PPSA cites ample precedent for the exclusion of the Maxon evidence. In Carpenter v. United States (2018), the U.S. Supreme Court made it clear that the Fourth Amendment applies to digital technologies. In that case, the Court excluded location information derived without a warrant from mobile phones.
In Kyllo v. United States (2001), the Court found that the use of thermal images – which reveals the heat signature emanating from inside a home – requires a warrant.
Compare Kyllo’s comparatively mild surveillance to the “stereo-camera” configuration of many commercially available drones that enable reconstruction of 3D images from 2D cameras. Such surveillance goes well beyond Kyllo, in which police simply used heat radiating from the external surface of the house to detect marijuana cultivation. “Ready-made drone packages, specifically designed for thermal surveillance flights, with the ability to create 3-dimensional maps from their footage, can be had for around $6,000,” PPSA informed the court.
“For less than $10,000, police can obtain a specialized drone with superhuman sensory abilities and better maneuverability than a multi-million-dollar helicopter or plane,” PPSA told the court. Drone’s warrantless extraction of personal information far exceeds the Carpenter warrant requirement.
PPSA’s filing addresses an error by the lower court. The Michigan Court of Appeals recognized that the Township had violated the Fourth Amendment in its use of drones. That court nonetheless found that the exclusionary rule did not apply in Maxon.
PPSA declared: “The Exclusionary Rule is a judicially crafted remedy that gives teeth to the Fourth Amendment by excluding illegally obtained evidence when the privacy value of enforcing Constitutional rights outweighs social harm from excluding evidence.”
PPSA concluded: “If the Fourth Amendment is to have any real meaning in this context, evidence obtained by illegal drone surveillance must be subject to exclusion.”
The Michigan Supreme Court is hearing oral argument on this case this week. PPSA will follow the outcome of this important, precedent-setting case.
The Supreme Court will consider whether to hear the Project for Privacy and Surveillance Accountability’s petition in Torcivia v. Suffolk County on Nov. 10.
The Second Circuit Court of Appeals ignored the obvious application of a SCOTUS ruling in Caniglia against the police for entering the home of a New York man to confiscate his guns on the basis of the “community caretaking” exception to the Fourth Amendment. The Second Circuit affirmed the right to do the same to another man in New York State on a similar, but more malleable “special needs” doctrine – which is essentially any priority the government deems important.
PPSA hopes the Supreme Court grants its petition and takes this opportunity to reinforce the plain meaning of its ruling and the Fourth Amendment.
Is a “special needs exception” to the Fourth Amendment much different from a “community caretaking exception?” PPSA filed a brief before the U.S. Supreme Court demonstrating that it is not.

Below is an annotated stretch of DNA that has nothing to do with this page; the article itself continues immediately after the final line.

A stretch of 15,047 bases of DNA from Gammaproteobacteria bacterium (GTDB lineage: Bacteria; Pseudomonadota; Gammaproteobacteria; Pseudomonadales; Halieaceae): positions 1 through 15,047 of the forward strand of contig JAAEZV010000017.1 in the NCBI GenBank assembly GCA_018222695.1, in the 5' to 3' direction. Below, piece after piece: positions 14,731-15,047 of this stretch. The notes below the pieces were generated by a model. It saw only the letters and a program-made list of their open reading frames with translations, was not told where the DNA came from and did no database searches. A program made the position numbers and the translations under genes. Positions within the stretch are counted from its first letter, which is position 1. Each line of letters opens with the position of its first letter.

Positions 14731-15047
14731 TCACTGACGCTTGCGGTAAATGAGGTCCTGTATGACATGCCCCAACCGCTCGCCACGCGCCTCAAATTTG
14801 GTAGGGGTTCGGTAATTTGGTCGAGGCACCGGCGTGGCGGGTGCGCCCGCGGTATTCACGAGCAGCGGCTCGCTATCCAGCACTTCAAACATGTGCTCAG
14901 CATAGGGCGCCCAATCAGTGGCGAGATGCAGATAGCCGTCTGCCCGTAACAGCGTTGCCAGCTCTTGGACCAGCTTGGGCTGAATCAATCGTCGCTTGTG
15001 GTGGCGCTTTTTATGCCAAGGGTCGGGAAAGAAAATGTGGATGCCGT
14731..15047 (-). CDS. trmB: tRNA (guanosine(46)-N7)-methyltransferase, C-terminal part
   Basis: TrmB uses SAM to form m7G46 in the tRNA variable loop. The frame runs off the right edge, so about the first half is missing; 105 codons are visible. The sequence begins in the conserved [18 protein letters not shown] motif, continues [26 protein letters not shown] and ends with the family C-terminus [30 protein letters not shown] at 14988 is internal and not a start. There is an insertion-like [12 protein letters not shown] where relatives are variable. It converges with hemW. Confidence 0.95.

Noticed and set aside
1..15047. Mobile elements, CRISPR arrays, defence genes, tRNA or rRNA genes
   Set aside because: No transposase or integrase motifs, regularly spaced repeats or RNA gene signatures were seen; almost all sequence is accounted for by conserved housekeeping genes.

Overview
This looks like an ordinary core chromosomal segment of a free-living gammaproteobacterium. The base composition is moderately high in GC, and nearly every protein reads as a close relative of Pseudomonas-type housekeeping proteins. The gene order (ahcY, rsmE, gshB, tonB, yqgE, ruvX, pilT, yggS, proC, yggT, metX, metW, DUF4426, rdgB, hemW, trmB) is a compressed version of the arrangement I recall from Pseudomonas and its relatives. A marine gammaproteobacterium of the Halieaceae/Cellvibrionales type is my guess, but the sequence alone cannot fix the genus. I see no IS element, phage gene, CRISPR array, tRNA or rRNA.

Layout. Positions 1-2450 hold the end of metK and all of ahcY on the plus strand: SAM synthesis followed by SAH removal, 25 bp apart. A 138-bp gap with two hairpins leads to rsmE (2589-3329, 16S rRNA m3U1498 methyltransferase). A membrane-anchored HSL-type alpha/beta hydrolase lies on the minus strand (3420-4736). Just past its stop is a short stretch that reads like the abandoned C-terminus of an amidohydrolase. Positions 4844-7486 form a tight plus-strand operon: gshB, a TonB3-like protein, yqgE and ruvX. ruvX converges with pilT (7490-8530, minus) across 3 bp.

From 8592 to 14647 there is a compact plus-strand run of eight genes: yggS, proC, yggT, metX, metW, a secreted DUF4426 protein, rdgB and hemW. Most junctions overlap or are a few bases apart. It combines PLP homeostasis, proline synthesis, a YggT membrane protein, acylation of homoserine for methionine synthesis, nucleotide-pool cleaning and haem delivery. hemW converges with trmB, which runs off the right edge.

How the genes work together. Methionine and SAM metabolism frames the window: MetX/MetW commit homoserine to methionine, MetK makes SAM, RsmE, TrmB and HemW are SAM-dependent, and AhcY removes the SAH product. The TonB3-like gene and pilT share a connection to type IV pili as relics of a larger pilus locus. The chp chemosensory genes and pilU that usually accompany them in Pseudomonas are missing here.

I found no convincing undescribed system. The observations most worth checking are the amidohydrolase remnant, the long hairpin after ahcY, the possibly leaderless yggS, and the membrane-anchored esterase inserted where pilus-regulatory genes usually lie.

The U.S. Supreme Court ruled in 2021 in Caniglia that the police acted improperly by entering a man’s home and confiscating his guns under the “community caretaking” doctrine – in which the police are making a “welfare check” rather than acting as law enforcement officers. The High Court saw through this precedent from the 1970s and ruled that supposedly “non-investigative” intrusions into a home are what they seem to be – plain violations of the Fourth Amendment.
To the astonishment of many legal observers, the Second Circuit Court of Appeals ignored this unanimous Supreme Court opinion in a nearly identical case. In Torcivia v. Suffolk County, the Second Circuit applied a flexible “special needs exception” to the Fourth Amendment. One familiar example of this exception is when authorities decide that some local requirement, such as curbing drunk driving with spot checks, is necessary. But this case did not involve a car on the highway: it involved warrantless entry into a home and the confiscation of a citizen’s lawfully-owned firearms.
The government responded to our petition for the Court to hear Torcivia with the straight-face argument that the community caretaking exception is not the special needs exception. No one claimed it was. But we told the Court that the “logic underlying the special needs exception is indistinguishable from the logic this Court rejected in Caniglia.”
Our brief demonstrates to the Court that absent emergency circumstances or consent, if the “government can overcome the warrant requirement that has traditionally protected the home merely by pointing to an interest that the government feels is sufficiently strong, then the Fourth Amendment no longer serves as a meaningful limit on government power.”
“Respondents cannot escape that the Second Circuit applied the special needs exception to a seizure of firearms located in the home of a person not on probation or parole. That extension cannot be squared with this Court’s precedents or with the text, history, and tradition of the Fourth Amendment.”
New amicus briefs supporting the petition for certiorari filed by PPSA in Torcivia v. Suffolk County urge the U.S. Supreme Court to hear the case. The Torcivia case asks whether the police can, citing a special need, gain warrantless access to a home. One of the briefs is a clear statement of principle, the other a fascinating history of the ancient, colonial, and early U.S. law upholding the inviolability of the home.